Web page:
The rest of the car is amazing. It literally has everything the VAG parts bin has to offer, except for radar cruise control and massage seats. But it does have Xenon headlights that can angle the beam into a corner, LED DRLs, heated mirrors, heated front and rear seats (the fronts are Recaros), dual zone climate control and a bloody massive trunk with folding rear seats.

The fit and finish is excellent, the hard plastics are top notch, the fake carbon inserts look pretty nice and the handles to open the doors look like aluminum and feel solid. The floor mats are thick and the seats are very supportive, with lots of adjustments. The sound system is great for my untrained ears. In general the look and feel is business like.

But I can’t say it’s pretty. I preferred the long tail proportions I of the Mk5 Jetta, but I do love the stance it has, hunkered down in a way that reminds me of Skoda’s old WRC cars. The 17 inch wheels look right without disrupting the ride quality.

When I bought it, I used to work and they paid for the fuel, so I didn’t mind too much the fuel consumption and traveled along the country in 500 km trips eating 335s and A4s. Now it is a weekend car because I don’t need to drive to work, so I enjoy it in short trips.

It accelerates very well in straight line and once the turbo comes on at 2,000 RPM, the acceleration is very strong. The brakes are not progressive and the faster you go the better they work. I had to learn to modulate them, but the ABS just activates when it is needed. In medium to fast corners it feels very planted and neutral, without too much understeer. It is different in slow corners, where if you turn and accelerate at the same time, the boost comes in and the tires can’t manage the power and the push can be surprising. After that you learn to go in a higher gear and use the torque to pull you out of the corner. The car should use the brakes to act as a LSD under 50 km/h but it does not.

People who only want the brand recognition go for the BMW 114 or Audi A3/A4 with a 125 hp engine for the same price, but for me the intelligent choice it is this car, which has a lot more of equipment, more power and is more exotic, for the same money.  In the real world, nothing this side of an M3 can touch you, at the traffic lights, highways or B road. If you are smart the with throttle, it’s actually fairly economical too

Now, if only Skoda would bring the diesel vRS …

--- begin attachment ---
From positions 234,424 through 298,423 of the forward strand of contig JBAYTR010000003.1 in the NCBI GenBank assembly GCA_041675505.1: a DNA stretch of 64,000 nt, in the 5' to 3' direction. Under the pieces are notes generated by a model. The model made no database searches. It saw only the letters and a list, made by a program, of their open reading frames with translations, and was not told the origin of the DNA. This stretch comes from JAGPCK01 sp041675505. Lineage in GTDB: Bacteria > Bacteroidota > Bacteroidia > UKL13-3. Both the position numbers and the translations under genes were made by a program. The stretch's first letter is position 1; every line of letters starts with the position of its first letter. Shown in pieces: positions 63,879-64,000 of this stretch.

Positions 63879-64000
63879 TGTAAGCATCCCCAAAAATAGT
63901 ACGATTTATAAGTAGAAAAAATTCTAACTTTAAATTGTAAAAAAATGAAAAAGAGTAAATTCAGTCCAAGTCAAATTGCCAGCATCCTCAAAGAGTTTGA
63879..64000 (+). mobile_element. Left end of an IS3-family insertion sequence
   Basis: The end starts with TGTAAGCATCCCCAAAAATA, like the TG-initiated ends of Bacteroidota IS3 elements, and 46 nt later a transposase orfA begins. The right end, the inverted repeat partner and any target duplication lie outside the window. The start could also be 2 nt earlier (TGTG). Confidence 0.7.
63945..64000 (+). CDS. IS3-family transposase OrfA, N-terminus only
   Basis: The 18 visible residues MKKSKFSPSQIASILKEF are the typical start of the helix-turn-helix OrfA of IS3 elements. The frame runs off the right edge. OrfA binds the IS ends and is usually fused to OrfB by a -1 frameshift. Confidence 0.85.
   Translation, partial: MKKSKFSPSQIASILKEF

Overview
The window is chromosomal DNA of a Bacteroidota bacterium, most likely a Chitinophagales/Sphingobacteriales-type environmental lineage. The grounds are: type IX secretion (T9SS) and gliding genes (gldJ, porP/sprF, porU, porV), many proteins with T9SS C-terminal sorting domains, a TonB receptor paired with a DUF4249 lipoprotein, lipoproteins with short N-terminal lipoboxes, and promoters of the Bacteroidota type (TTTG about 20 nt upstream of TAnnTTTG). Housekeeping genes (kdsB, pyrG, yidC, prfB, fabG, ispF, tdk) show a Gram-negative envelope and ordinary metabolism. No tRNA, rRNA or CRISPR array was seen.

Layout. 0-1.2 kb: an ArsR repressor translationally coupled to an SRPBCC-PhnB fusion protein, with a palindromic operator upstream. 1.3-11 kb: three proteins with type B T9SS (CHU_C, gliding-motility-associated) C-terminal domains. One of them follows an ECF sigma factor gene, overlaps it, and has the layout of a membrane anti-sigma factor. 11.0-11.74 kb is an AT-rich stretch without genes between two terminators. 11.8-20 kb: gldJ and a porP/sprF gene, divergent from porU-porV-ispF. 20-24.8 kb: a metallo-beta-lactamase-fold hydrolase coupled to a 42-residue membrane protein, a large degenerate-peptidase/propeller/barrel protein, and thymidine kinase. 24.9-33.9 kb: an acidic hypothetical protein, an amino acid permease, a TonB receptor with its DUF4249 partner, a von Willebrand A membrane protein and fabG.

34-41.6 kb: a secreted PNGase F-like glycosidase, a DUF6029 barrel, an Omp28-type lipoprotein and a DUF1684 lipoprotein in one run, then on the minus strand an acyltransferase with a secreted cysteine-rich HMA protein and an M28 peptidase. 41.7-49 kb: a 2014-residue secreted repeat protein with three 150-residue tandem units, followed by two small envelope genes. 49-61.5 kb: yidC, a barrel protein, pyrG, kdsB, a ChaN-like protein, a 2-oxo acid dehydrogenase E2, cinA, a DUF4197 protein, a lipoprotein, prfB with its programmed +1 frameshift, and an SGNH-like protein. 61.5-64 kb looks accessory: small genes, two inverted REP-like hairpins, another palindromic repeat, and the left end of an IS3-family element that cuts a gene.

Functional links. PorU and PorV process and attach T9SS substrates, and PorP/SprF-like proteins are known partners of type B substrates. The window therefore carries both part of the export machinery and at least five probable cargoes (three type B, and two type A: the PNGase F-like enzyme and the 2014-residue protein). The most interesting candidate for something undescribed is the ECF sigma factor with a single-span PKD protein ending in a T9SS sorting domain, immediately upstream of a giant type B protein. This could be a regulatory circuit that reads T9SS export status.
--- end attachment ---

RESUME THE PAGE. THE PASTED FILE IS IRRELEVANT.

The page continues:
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UAW Will Spend Less On Transplant Organization Campaigns http://www.thetruthaboutcars.com/2014/06/uaw-will-spend-less-on-transplant-organization-campaigns/ http://www.thetruthaboutcars.com/2014/06/uaw-will-spend-less-on-transplant-organization-campaigns/#comments Mon, 09 Jun 2014 13:00:45 +0000 http://www.thetruthaboutcars.com/?p=840466 Though the United Auto Worker’s fight for organization of the transplants in the Southeastern United States rages on, the union will not be taking as much from its war chest to fund the fight than in previous years. The Detroit News reports UAW Secretary-Treasurer Gary Casteel informed reporters at the end of the 36th UAW […]

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UAW + UniteHere Protest June 2014

Though the United Auto Worker’s fight for organization of the transplants in the Southeastern United States rages on, the union will not be taking as much from its war chest to fund the fight than in previous years.

The Detroit News reports UAW Secretary-Treasurer Gary Casteel informed reporters at the end of the 36th UAW Constitutional Convention that there would be news this week of the union’s plan to organize the Mercedes-Benz plant in Vance, Ala. despite the lack of support for the UAW. He also says he will remain in Tennessee to help with the renewed fight for the Volkswagen plant in Chattanooga, where the union lost in a contentious election back in February amid allegations of anti-union interference.

As for what those plans entail, or how much less the union was willing to spend on them, Casteel did not offer specifics; the UAW spent $15 million under the term of former union president Bob King, whose term ended with the election of new president and former secretary-treasurer Dennis Williams. He also said his union would not be affected by Canadian labor union Unifor’s efforts to organize Toyota’s plants in Ontario, nor did he believe if Chattanooga had been won, all of the remaining transplants would soon follow:

I don’t really believe in the domino effect. If Volkswagen had been successful, I didn’t see this domino effect with the other transnationals and vice-versa.

The post UAW Will Spend Less On Transplant Organization Campaigns appeared first on The Truth About Cars.